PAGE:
When regulating apps, smart cities need to be smart about privacy
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Cities across the country are using data to more effectively and efficiently provide services for citizens. New York City, under the last several mayors, has been at the forefront of analyzing information from across the city to tackle problems ranging from public safety to the environment.

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Smart cities bring together cutting-edge monitoring, big data analysis and innovative management technologies to the world of urban planning, but all of these data in government hands raise important privacy issues. Basic caution is warranted with regards to law enforcement access and public release of this information, either through data breaches or Freedom of Information laws.

To deal with these challenges, some progressive cities are taking a broad-based approach to privacy. In this respect, the city of Seattle is illustrative. As part of a new initiative to provide greater transparency into Seattle's data collection and use practices, the city has convened stakeholders from across municipal agencies, including the police, fire and transportation departments. This team will create a set of privacy principles and explore how to educate different city agencies on privacy.

Unfortunately, New York City has taken a blunter approach when it comes to a recent effort by the Taxi and Limousine Commission to regulate mobile apps that dispatch for-hire vehicles, such as Lyft or Uber.

Among other requirements proposed in a new rule, the commission wants apps to be capable of automatically collecting and transmitting to the commission vast arrays of sensitive location information. Companies could be mandated to provide real-time transmission of passenger data, even in cases where passengers actually cancelled their trip request. The proposal leaves open a lot of questions as to how and when this information would be gathered by the commission and provides no guarantees on public disclosure, access by other city agencies or law enforcement use.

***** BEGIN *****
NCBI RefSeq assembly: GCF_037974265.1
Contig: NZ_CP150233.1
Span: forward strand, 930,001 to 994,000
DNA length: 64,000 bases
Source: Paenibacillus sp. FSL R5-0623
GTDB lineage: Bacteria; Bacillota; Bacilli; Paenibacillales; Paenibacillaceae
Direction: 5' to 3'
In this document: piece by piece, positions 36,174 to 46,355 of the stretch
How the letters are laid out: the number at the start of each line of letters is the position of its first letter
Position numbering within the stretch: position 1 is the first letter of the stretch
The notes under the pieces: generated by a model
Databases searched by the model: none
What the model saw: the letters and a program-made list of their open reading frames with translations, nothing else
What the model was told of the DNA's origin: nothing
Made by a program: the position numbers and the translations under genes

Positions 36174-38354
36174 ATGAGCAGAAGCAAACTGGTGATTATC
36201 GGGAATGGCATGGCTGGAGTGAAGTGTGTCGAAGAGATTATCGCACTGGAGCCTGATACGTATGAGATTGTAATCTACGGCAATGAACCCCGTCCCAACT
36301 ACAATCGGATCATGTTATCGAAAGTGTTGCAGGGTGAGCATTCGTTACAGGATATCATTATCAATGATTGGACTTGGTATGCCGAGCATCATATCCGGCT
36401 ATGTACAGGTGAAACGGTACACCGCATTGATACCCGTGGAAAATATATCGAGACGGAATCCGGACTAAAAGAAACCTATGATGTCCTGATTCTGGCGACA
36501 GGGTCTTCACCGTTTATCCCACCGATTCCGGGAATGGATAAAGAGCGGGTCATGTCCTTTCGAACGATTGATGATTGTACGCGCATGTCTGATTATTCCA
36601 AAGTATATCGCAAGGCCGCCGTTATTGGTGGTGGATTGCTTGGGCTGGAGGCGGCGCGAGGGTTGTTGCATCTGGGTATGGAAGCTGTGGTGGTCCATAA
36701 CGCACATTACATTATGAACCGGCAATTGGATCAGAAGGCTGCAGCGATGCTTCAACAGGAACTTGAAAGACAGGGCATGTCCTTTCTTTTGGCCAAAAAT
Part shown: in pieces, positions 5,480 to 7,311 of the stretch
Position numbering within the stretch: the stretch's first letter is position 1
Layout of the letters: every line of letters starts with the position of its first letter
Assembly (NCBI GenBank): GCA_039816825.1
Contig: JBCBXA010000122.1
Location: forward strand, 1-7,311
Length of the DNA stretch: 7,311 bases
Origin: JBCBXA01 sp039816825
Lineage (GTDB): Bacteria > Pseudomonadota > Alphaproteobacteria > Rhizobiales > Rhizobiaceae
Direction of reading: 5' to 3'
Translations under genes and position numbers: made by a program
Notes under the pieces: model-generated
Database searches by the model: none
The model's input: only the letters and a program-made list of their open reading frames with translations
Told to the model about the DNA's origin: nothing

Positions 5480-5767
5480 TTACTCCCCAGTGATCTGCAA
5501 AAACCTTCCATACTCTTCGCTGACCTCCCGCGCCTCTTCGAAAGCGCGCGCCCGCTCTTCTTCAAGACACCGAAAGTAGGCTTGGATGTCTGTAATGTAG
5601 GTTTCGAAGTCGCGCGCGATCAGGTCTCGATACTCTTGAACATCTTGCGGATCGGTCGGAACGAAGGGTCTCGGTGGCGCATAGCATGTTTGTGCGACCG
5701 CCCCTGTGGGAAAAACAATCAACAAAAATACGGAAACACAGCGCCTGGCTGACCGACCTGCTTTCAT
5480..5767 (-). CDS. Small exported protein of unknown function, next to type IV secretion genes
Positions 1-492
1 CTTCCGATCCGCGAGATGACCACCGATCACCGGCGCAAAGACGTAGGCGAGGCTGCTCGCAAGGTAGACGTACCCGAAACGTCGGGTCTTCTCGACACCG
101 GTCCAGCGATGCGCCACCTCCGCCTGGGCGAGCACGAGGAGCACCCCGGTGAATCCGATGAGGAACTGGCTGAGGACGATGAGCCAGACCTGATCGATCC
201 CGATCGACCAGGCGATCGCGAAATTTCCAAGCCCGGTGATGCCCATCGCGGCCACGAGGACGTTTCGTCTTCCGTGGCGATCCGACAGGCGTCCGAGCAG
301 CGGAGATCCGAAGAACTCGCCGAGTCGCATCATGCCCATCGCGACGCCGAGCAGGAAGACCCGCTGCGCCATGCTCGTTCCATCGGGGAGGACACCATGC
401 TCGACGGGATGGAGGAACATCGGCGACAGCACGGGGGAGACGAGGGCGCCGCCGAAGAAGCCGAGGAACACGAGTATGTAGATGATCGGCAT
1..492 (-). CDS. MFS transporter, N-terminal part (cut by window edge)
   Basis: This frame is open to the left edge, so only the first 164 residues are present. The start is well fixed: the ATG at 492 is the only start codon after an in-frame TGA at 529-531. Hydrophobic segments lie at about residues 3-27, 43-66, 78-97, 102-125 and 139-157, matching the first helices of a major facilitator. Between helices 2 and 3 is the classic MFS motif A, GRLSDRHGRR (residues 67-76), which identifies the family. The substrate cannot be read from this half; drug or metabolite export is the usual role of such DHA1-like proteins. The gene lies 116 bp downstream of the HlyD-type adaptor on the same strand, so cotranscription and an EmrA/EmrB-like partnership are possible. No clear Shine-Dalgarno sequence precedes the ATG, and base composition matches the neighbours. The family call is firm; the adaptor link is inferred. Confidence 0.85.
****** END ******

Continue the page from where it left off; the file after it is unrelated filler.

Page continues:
Serious privacy and security issues are raised when cities aim to collect vast amounts of sensitive data that detail day-to-day activities, lifestyles and habits of millions of citizens, and a wide information grab like this goes beyond what is needed to actually improve transportation services in New York City.

In response, the Future of Privacy Forum joined with leading civil liberties organizations to urge the commission to engage with privacy experts and the public in order to determine how to achieve its goals without placing passenger privacy at risk. The commission's proposal speaks to the importance of mobile apps having carefully considered privacy policies, but the commission also needs to recognize the significant privacy challenges posed by its own data collection and use proposals.

There is little question that services like Uber and Lyft have become important forms of transportation in parts of New York City, and it makes sense for the commission to provide guidance for the mobile apps that govern how these services work. Increasingly, apps can be used to monitor all sorts of transportation infrastructure, including black cars and taxicabs, and smart cities can use some of this information to help citizens and visitors alike.

But the current Taxi and Limousine Commission proposal goes too far, sacrificing privacy without providing protections for sensitive passenger information.

Polonetsky is executive director and co-chair of the Future of Privacy Forum. Jerome is a policy counsel at the Future of Privacy Forum.